Investing In: i’m sorry did you say street magic? part 2!

“iʼm sorry did you say street magic is a game about building a city: filling it with life and vivid detail, exploring its hidden corners, and meeting its strange and wondrous inhabitants. It was designed to be played as a single-session game, but it can also support multiple sessions of ongoing, continuous play. iʼm sorry did you say street magic is played without a game master or facilitator, and can comfortably accommodate two to six players, though it works best with four or five.”1

Last time I introduced i’m sorry did you say street magic? from Caro Asercion. My friend Rich got us together to complete what’s normally a session of playing the game as we hadn’t done any events yet, or even named our city! I thought I’d share our process with the example city a bit more as I think this is a game that’s fun for any to invest in (har har) but also could be helpful for city or world building for any game you want to play!

I had mentioned last time how we realized it would be great to play a game in this city we were building, using something like the Cypher System from Monte Cook. It had also made me think of the FATE system for Dresden as well as your table builds Aspects for locations, people, etc. However, I could see this being used for D&D, Pathfinder, Urban Shadows, etc. It’s particularly valuable if you’re staying in one location but you could do it for every new city or area your game is planning to visit!

Quick recap, my friends and I had determined our city would be: fallen, layered, and spectral. We’d created an underwater city, built on a trench, with a vertical aspect toward the surface but also down to vents and buried, ancient technology below. Our residents could be merfolk-like or simply water breathing; I think I’d mentioned Final Fantasy X in that way. Of course some residents were sentient octopus or crab-like. Lots of special details to support diverse peoples, varieties of life, and even trade with surface dwellers which is where the Foundation-stage neighborhood of the Tethers had come from where flexible elevator like tethers with air support allowed those merchants from the surface to reach the highest area of the city.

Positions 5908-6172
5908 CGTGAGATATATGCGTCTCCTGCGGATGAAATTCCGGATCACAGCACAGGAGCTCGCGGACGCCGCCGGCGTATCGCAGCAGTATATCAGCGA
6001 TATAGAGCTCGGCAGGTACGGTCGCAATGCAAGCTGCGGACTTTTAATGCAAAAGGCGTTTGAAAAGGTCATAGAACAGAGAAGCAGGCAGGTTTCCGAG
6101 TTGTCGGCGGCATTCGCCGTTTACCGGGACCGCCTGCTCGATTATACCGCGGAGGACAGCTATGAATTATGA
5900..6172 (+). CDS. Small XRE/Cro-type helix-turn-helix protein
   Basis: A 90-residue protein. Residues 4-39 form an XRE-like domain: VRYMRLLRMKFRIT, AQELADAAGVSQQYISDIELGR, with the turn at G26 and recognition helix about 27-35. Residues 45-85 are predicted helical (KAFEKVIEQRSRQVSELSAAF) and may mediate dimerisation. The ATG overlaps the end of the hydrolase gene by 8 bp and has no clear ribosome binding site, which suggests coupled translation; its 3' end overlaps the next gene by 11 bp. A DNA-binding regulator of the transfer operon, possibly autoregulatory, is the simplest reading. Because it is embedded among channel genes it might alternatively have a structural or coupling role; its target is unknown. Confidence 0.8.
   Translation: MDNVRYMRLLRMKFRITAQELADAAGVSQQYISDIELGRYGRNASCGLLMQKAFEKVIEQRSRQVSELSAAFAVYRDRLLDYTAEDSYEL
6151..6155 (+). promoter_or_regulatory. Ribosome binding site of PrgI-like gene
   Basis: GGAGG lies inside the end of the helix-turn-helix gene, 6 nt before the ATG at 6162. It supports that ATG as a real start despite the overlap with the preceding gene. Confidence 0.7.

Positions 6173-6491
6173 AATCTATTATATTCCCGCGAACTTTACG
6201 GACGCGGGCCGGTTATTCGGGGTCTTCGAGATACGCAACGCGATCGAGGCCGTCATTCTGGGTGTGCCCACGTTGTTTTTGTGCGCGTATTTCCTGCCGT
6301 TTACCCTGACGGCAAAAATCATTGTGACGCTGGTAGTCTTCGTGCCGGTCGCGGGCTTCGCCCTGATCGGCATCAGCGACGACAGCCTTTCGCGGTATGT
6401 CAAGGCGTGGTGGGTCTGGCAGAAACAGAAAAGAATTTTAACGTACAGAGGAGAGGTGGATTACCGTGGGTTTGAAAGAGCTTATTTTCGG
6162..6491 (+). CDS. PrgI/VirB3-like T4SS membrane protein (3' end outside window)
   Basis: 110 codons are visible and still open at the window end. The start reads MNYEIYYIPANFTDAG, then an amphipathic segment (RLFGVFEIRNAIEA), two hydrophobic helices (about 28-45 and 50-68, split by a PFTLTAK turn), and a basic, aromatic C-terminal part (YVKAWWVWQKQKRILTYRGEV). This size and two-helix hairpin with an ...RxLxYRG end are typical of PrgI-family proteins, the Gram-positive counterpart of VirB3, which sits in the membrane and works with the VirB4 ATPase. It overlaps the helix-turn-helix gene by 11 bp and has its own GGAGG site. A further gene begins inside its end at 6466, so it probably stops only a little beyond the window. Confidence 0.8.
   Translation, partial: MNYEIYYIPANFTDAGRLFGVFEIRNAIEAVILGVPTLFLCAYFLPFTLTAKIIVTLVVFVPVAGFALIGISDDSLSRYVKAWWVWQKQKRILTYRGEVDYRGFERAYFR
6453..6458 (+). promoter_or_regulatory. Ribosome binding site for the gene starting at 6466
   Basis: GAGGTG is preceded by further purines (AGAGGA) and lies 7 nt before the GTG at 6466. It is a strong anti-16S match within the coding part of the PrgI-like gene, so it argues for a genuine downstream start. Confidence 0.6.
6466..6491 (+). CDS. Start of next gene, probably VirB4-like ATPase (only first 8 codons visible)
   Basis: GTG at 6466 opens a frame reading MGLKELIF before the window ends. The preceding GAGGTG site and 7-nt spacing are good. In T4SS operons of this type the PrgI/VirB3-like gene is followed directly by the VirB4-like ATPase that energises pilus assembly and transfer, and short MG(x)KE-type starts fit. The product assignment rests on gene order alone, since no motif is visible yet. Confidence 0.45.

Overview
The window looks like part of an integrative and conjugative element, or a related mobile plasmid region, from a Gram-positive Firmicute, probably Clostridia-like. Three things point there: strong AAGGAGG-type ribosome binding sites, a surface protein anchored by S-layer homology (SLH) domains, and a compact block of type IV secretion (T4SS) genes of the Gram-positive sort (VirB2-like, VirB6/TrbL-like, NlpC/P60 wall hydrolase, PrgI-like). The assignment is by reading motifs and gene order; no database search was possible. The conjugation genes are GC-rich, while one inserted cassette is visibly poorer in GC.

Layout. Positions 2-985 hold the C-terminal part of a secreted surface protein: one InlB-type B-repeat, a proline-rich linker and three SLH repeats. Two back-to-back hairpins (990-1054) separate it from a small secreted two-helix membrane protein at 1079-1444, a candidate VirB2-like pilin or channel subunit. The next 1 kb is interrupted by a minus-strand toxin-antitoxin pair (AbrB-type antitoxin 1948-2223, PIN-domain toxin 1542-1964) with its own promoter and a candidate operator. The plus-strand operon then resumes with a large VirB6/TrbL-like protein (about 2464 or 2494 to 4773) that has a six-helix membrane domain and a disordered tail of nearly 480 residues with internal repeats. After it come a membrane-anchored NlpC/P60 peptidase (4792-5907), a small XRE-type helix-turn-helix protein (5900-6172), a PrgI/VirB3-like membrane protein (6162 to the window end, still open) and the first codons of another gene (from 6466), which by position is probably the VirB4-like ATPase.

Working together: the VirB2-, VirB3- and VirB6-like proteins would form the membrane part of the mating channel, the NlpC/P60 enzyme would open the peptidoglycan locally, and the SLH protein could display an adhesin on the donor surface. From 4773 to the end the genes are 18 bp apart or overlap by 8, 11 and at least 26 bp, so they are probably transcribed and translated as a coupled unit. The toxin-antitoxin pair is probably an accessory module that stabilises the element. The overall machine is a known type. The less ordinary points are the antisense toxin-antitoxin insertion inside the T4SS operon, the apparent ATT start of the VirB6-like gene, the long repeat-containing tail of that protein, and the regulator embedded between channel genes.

A Compass Shows Us The Way

Next it was time for us each to perform a Compass round, which culminates in an Event. The compass is an abstract theme, short sentence, or otherwise exploratory subject that we want to focus the round upon. Each player then gets to wander the city (i.e. create a neighborhood, resident, or landmark in a neighborhood) before the original player who declared the compass sets up an event. Let’s use my compass round as an example.

Compass: The Relics Guild

We’d spoken of various guilds working throughout the city, for example the Gardeners who maintained the Swaying Fields area I mentioned last time. I created a Landmark to support this called the Neon Bazaar in a neighborhood that we’d already created called The Depths. Landmarks, as you may recall, have an address and a true name. The address can be abstract so I used: around the bottomless vent. I imagined and described a neon bioluminescent set of stands made from old metal or small caverns all set around a central vent at the bottom of the trench that daredevils might sometimes try to swim across. The vendors there sell ancient metals, found relics, etc. while watching to see who makes it across the bottomless vent. Problem is, sometimes that vent sucks down anything immediately over it!

We created another Landmark as part of this compass round called: Assessor’s Row. This address was around the outer ring of the Neighborhood of the Tethers. It was where the Arbiters would set prices and values for various relics scavenged below. It’s where diplomacy and bartering would happen between those who worked, scavenged, even adventurers in the Depths. We imagined our more charismatic player characters would spend time here trying to get good prices for found goods. We also imagined just outside this area dangerous thieves might be watching, waiting to strike…

We created one more Neighborhood called the Ceiling as well. Now technically we did this out of order, or rather I did, as last time I’d created the Landmark of the Swaying Fields before having a neighborhood to put it in. Well this would solve that.

Neighborhood: The Ceiling

Reputation: easily forgotten, always growing, the common individual, risky ne’er do wells taking chances, a gateway to the depths

True name: day to day labors, exchanging black market relics, it all seems so boring, away from prying eyes

Now we knew what that floor of the ocean would be called where the vertical structure met those built into the depths. It’s where the common person might live, especially farmers or hunters, as well as those working on materials from below. We also felt this was the best place for an adventuring story to begin as black market exchanges might happen here in a tavern or out amongst the seaweed of the Swaying Fields.

Events are What’s Happening!